It’s now time to set up the outdoor lighting for the tool shed. I chose a lamp with downward light for the facade. In this case Nero. There are several other ways to illuminate the facade, but I want to avoid glare and I don't want the light from the shed to get in the way when I'm by my patio.
I want the lights on the facade to turn on and off automatically at dusk and dawn, so these lights will be installed on a separate transformer with a light sensor. The light will be turned on at the same time as the other lights, this will give the garden the overall most beautiful look. Also, I also want to be able to find my way to the tool shed during the winter without having to go looking for a switch in the dark.
I put the transformer next to the one that controls the inside. I also mark both of them because otherwise there is no chance in the world that I will remember which is which.
I shift my focus to measuring where to place the lights on the facade. It can be helpful to have someone holding the lights up so you can see how high they need to be mounted. Once I know the position, I drill holes in the facade so that the cables can be fed to the inside. A 22 mm drill is recommended here as well. Simple and easy. You could additionally use cable ties to mount the cables along the outside of your house to hide them. Personally, I want to hide all my cables, both in- and outside.
I intend to paint the whole shed when the weather improves. For now I'm only painting where the lamp will be placed so I don't accidentally cover the lamp with paint later on. It looks a bit funny at the moment, but it will all come together nicely later.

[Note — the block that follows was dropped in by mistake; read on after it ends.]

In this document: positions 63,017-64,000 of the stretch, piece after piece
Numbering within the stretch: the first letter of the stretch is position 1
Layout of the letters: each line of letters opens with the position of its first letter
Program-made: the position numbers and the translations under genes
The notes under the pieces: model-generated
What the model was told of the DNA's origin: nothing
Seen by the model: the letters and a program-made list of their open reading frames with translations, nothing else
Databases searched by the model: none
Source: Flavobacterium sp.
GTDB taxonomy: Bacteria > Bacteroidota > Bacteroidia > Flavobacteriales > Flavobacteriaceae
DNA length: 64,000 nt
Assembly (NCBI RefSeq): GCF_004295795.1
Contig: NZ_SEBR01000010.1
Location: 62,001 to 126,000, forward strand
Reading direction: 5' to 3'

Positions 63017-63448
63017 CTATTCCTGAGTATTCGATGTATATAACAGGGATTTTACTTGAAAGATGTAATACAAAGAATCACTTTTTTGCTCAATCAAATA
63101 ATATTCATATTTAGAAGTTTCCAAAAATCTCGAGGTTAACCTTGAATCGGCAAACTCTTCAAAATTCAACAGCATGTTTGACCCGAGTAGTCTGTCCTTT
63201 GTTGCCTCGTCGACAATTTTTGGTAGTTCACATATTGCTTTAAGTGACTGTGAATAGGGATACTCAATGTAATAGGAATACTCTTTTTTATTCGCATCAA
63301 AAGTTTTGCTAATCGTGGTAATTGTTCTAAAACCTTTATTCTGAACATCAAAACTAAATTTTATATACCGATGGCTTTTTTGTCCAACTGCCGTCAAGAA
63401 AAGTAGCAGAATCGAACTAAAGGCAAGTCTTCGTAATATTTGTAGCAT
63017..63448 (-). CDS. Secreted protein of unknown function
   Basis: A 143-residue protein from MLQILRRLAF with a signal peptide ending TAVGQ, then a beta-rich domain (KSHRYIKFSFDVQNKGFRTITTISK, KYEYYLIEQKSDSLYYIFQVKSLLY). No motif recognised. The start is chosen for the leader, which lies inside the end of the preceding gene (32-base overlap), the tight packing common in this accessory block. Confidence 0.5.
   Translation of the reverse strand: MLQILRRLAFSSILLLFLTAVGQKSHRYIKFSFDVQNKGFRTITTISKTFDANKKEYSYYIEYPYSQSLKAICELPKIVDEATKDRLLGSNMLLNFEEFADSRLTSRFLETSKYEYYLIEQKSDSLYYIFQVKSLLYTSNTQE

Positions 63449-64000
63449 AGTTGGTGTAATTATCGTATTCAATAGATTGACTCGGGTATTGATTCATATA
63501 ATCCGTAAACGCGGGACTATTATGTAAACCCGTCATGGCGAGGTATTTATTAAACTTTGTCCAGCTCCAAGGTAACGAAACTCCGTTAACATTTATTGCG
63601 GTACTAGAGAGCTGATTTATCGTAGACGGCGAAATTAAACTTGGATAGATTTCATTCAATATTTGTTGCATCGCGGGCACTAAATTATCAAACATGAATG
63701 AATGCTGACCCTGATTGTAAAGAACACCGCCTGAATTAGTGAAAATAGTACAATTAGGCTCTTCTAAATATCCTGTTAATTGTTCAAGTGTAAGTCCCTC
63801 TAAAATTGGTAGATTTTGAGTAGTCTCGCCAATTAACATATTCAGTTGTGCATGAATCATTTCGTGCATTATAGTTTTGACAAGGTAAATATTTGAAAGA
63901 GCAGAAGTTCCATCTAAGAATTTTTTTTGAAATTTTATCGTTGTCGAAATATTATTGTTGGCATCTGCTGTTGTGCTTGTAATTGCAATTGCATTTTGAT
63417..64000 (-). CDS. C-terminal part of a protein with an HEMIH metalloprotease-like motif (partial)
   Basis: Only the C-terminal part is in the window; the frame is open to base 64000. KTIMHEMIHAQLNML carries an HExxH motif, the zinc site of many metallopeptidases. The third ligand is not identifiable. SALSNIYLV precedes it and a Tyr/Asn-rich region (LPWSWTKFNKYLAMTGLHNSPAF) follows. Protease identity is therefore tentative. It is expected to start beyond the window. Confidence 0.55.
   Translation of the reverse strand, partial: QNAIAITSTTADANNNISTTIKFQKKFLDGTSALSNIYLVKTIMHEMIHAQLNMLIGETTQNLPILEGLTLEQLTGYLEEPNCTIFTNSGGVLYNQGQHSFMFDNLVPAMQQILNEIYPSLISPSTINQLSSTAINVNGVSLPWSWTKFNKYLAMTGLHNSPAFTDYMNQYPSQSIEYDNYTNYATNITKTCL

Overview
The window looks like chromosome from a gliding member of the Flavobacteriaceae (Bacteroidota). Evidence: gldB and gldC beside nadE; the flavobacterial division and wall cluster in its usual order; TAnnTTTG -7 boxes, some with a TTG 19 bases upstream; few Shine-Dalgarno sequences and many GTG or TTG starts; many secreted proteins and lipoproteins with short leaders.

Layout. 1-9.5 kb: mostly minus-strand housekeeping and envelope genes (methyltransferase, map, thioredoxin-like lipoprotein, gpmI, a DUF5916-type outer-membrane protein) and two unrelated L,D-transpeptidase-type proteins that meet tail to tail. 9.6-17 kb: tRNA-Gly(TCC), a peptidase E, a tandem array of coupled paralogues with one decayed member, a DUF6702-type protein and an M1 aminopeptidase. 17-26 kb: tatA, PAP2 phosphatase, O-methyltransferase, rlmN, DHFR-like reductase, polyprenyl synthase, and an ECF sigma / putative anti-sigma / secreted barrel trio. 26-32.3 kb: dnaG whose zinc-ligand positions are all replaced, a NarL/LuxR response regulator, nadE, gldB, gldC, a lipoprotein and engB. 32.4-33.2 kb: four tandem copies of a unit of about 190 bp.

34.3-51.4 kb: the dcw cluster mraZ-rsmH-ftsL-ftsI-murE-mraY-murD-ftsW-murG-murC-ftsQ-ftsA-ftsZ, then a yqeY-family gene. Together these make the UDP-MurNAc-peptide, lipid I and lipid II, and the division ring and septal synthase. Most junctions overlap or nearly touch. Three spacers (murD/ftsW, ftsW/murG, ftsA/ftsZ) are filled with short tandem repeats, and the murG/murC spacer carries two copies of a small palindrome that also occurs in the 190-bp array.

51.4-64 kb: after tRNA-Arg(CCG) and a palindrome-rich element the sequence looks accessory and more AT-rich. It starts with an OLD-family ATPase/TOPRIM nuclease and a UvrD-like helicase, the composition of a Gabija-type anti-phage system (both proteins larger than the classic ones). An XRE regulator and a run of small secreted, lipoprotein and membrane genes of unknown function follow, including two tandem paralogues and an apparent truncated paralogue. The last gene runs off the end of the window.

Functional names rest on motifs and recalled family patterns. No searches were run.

Next up is for the lamp Nero to be mounted on the wall. It is one of my personal favourites, as it feels solid and emits a nice downward light. Note the small screws that hold Nero in place. If they drop out, they are a thing of the past.
After mounting the lights, it is time for me to connect the cables on the inside. I use the T-connector quite a bit and label them so I can keep track of which cables go to which system (as I have two separate ones inside the walls). It obviously looks messy, but it is well thought out and saves me a lot of time in the future if I need to add or remove something in the future.
Curious about the end result? Of course, there will be a summary of my project here. You can also read my bonus blog, where I disassemble a lamp to create a new one. A bit crazy you might think, but have a look!
Tool shed part 3 – finished result
Bonus blog – Experimenting with an old lampshade